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An Unnatural State

A battle is raging in Arkansas between the natural gas industry and recreation interests.



Heber Springs, Arkansas, has been a recreation and retirement destination for Memphians since the 1960s. Located just 134 miles from the Bluff City, the mountains, the waters of Greer's Ferry Lake, and the abundant trout on Little Red River are the basis not only of a tourism industry but the retirement plans of many Memphians.

"We call this Little Shelby County. Memphis is our main draw," Heber Springs mayor Jackie McPherson says.

But now McPherson's city sits at ground zero in a battle between two economic forces: On one side is a community built on natural beauty. On the other is the natural gas industry, an economic juggernaut that employs thousands and is a source of income to a historically poor region.

Maurice Lipsey, whose name will ring a dinner bell to Memphians who remember his family's fish markets, owns Fat Possum Hollow, a 250-acre resort on the Little Red. His website touts its natural amenities (the river, trails, horses, hunting) and the luxury accommodations. It's his home and his vocation.

"Most of my customers are from Memphis — I'd say 90 percent," Lipsey says. "Most of the people who own property around here on the river are from Memphis. Myself included."

Lipsey is among many here who see an industry of outsiders running rampant and jeopardizing the natural beauty and economic engine of the area.

"On my property, right across the street, they have fracked, drilled six wells," Lipsey says. "They have started back up again for the last week, and 24 hours a day, seven days a week, they are bringing trucks in and out of there — at all hours of the night. You can't sleep."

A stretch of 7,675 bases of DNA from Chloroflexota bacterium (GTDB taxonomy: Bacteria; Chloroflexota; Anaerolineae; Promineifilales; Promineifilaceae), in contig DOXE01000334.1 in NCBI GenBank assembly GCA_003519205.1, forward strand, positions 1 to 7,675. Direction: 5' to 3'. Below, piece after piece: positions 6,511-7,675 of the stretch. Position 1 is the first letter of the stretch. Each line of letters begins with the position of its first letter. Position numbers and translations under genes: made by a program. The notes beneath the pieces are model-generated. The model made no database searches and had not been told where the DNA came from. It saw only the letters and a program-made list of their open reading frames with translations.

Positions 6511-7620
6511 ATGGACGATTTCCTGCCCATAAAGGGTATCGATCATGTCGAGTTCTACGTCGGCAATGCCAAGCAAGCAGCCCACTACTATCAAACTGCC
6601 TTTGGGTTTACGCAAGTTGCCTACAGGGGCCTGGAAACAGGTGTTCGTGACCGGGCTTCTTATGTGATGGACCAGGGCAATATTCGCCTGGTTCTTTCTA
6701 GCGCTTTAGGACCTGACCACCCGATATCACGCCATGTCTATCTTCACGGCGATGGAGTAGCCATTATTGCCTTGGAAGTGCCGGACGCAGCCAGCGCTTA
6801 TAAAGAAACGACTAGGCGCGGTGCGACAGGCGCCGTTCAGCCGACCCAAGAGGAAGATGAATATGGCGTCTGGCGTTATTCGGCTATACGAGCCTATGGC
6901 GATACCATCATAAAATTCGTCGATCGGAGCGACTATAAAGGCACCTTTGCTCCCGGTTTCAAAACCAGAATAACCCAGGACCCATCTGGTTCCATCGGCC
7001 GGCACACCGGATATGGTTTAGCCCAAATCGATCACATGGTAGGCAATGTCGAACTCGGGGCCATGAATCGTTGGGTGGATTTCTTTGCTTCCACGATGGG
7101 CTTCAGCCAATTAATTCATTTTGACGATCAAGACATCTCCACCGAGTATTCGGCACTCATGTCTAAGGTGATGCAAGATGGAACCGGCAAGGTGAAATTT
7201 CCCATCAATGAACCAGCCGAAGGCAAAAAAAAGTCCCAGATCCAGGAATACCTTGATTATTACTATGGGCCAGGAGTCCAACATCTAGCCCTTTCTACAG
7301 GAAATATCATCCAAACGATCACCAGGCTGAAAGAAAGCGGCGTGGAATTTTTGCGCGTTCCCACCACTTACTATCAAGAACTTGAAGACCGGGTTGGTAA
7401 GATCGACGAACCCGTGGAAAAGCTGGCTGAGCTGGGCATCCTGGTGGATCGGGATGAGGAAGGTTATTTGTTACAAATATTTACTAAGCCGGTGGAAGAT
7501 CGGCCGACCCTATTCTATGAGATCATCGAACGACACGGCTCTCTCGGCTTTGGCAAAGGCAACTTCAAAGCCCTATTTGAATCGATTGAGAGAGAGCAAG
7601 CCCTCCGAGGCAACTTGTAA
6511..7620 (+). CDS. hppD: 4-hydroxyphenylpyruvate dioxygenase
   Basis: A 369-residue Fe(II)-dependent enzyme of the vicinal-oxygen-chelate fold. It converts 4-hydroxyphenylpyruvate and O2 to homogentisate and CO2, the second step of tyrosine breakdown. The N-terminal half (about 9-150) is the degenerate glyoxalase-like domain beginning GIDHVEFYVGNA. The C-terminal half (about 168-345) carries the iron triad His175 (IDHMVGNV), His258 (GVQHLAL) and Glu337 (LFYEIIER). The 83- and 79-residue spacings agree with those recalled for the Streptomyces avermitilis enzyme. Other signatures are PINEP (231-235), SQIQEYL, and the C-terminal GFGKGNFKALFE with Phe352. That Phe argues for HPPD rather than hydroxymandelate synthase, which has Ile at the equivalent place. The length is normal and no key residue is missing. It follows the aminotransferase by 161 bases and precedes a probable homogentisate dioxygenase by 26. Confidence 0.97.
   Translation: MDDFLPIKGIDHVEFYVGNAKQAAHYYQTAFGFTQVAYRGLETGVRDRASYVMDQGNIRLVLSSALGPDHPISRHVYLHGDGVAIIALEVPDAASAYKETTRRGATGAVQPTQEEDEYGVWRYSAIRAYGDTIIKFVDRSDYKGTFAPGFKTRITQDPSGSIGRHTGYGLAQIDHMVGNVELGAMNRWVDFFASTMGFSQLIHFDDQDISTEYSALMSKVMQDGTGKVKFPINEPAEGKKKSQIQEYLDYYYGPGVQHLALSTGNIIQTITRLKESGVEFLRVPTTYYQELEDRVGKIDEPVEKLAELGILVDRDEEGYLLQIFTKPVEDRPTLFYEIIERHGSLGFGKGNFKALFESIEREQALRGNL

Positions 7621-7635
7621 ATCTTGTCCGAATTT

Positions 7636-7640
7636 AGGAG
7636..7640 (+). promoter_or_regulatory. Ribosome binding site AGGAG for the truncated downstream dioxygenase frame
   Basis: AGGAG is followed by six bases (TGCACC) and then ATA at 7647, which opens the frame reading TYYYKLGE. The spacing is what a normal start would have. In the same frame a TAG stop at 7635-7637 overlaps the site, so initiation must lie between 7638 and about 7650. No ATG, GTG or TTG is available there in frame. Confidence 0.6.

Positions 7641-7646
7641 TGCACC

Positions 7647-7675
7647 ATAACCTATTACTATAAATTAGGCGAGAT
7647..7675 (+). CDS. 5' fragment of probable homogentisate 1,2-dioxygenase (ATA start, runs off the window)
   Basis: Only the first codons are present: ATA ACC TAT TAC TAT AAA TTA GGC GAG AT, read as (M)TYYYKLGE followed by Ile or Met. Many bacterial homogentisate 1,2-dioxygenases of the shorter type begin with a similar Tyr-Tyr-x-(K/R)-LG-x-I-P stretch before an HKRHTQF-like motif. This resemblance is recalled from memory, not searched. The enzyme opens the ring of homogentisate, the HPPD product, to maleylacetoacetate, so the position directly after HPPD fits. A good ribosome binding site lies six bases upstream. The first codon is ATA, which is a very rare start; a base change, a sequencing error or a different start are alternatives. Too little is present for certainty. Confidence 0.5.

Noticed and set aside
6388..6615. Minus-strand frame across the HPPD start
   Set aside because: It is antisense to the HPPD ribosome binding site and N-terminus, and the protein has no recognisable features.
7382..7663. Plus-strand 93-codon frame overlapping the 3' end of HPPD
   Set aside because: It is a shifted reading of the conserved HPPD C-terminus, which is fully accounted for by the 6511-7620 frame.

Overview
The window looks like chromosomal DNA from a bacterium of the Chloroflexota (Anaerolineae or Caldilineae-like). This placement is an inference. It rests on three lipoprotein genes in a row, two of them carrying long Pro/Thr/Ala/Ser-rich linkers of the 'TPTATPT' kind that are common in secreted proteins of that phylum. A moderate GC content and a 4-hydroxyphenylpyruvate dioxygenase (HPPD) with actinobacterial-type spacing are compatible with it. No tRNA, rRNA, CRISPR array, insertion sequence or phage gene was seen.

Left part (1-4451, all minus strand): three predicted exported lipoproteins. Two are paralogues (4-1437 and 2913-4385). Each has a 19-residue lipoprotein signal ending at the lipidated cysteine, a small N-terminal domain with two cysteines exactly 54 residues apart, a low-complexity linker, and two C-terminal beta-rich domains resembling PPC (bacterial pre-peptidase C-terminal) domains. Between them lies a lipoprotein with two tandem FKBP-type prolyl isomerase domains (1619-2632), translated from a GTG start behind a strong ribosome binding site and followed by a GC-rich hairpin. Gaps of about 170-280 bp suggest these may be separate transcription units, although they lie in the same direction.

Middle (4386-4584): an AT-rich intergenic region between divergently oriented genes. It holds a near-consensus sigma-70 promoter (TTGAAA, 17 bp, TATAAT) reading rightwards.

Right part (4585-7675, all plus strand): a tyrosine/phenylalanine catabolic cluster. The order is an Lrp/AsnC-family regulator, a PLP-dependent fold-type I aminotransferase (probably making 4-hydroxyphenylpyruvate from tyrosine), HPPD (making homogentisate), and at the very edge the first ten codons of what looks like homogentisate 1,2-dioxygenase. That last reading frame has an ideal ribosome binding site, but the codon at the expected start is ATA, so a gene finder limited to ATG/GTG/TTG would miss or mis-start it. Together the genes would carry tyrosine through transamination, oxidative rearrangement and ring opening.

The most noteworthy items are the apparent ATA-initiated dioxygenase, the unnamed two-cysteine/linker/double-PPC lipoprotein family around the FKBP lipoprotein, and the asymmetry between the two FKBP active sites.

The community

It can be said that the town of Heber Springs owes its existence to large-scale environmental exploitation. The dam impounds the Little Red River and creates Greer's Ferry Lake, which provides hydroelectricity and drinking water for the region. The dam's dedication ceremony was President John F. Kennedy's last public appearance before his fatal appearance in Dallas in November 1963.

The power station was commissioned in 1964. The lake itself is an energy-production by-product. But since its creation, it has supported a local economy with incomparably clear water and a bounty of bass, walleye, and striped bass.

The Little Red River is managed for the 79 miles from the dam output to its confluence with the White River. Its cold, clear waters are a legendary draw for trout fishermen

Heber Springs lies on the eastern edge of the Fayetteville Shale, a "play" as the natural gas industry calls it. Heber Springs is merely a drop in a giant bucket into which the industry has poured more than $2 billion of investment since 2009. Despite a nosedive in natural gas prices, developments in extraction technologies have opened up reserves once thought unprofitable at much higher prices.

"We are very proud that they are here. Those are good-paying jobs," McPherson says about the drilling companies.

The city of Heber Springs leased about 450 acres to Chesapeake Energy for an initial payment of just under $2 million and a 20 percent royalty on the gross income. The city used the funds to develop its most congested intersection.

"Now we have national chains looking at that intersection. Those are new retail businesses that pay taxes, increase employment, and it helps our traffic flow," McPherson says. "The royalties should help us grow and invest without raising taxes."